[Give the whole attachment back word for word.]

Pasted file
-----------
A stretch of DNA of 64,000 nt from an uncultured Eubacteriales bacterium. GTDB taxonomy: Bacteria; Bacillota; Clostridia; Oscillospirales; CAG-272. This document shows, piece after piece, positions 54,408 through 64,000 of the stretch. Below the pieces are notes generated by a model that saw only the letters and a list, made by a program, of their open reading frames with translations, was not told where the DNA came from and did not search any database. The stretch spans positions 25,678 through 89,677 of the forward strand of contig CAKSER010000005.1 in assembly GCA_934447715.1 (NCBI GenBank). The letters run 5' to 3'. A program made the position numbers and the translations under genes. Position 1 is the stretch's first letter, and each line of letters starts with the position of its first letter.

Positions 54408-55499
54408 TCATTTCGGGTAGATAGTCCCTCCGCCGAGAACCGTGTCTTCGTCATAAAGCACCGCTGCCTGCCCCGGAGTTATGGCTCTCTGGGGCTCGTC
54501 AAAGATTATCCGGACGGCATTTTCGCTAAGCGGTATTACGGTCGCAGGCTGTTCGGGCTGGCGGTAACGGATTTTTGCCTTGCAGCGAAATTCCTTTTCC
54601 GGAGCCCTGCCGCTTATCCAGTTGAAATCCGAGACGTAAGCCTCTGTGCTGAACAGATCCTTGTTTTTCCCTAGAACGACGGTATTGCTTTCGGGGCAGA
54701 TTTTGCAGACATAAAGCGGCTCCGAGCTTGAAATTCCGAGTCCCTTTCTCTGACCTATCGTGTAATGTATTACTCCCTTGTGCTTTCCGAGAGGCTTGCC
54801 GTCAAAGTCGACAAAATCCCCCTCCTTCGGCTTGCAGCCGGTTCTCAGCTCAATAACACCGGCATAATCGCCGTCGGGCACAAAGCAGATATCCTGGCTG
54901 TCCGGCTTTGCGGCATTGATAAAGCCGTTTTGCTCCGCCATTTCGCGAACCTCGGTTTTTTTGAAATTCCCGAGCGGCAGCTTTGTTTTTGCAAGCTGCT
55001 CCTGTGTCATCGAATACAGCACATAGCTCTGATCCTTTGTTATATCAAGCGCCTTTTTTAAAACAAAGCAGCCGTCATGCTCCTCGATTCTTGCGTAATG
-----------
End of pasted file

A stretch of DNA of 64,000 nt from an uncultured Eubacteriales bacterium. GTDB taxonomy: Bacteria; Bacillota; Clostridia; Oscillospirales; CAG-272. This document shows, piece after piece, positions 54,408 through 64,000 of the stretch. Below the pieces are notes generated by a model that saw only the letters and a list, made by a program, of their open reading frames with translations, was not told where the DNA came from and did not search any database. The stretch spans positions 25,678 through 89,677 of the forward strand of contig CAKSER010000005.1 in assembly GCA_934447715.1 (NCBI GenBank). The letters run 5' to 3'. A program made the position numbers and the translations under genes. Position 1 is the stretch's first letter, and each line of letters starts with the position of its first letter.

Positions 54408-55499
54408 TCATTTCGGGTAGATAGTCCCTCCGCCGAGAACCGTGTCTTCGTCATAAAGCACCGCTGCCTGCCCCGGAGTTATGGCTCTCTGGGGCTCGTC
54501 AAAGATTATCCGGACGGCATTTTCGCTAAGCGGTATTACGGTCGCAGGCTGTTCGGGCTGGCGGTAACGGATTTTTGCCTTGCAGCGAAATTCCTTTTCC
54601 GGAGCCCTGCCGCTTATCCAGTTGAAATCCGAGACGTAAGCCTCTGTGCTGAACAGATCCTTGTTTTTCCCTAGAACGACGGTATTGCTTTCGGGGCAGA
54701 TTTTGCAGACATAAAGCGGCTCCGAGCTTGAAATTCCGAGTCCCTTTCTCTGACCTATCGTGTAATGTATTACTCCCTTGTGCTTTCCGAGAGGCTTGCC
54801 GTCAAAGTCGACAAAATCCCCCTCCTTCGGCTTGCAGCCGGTTCTCAGCTCAATAACACCGGCATAATCGCCGTCGGGCACAAAGCAGATATCCTGGCTG
54901 TCCGGCTTTGCGGCATTGATAAAGCCGTTTTGCTCCGCCATTTCGCGAACCTCGGTTTTTTTGAAATTCCCGAGCGGCAGCTTTGTTTTTGCAAGCTGCT
55001 CCTGTGTCATCGAATACAGCACATAGCTCTGATCCTTTGTTATATCAAGCGCCTTTTTTAAAACAAAGCAGCCGTCATGCTCCTCGATTCTTGCGTAATG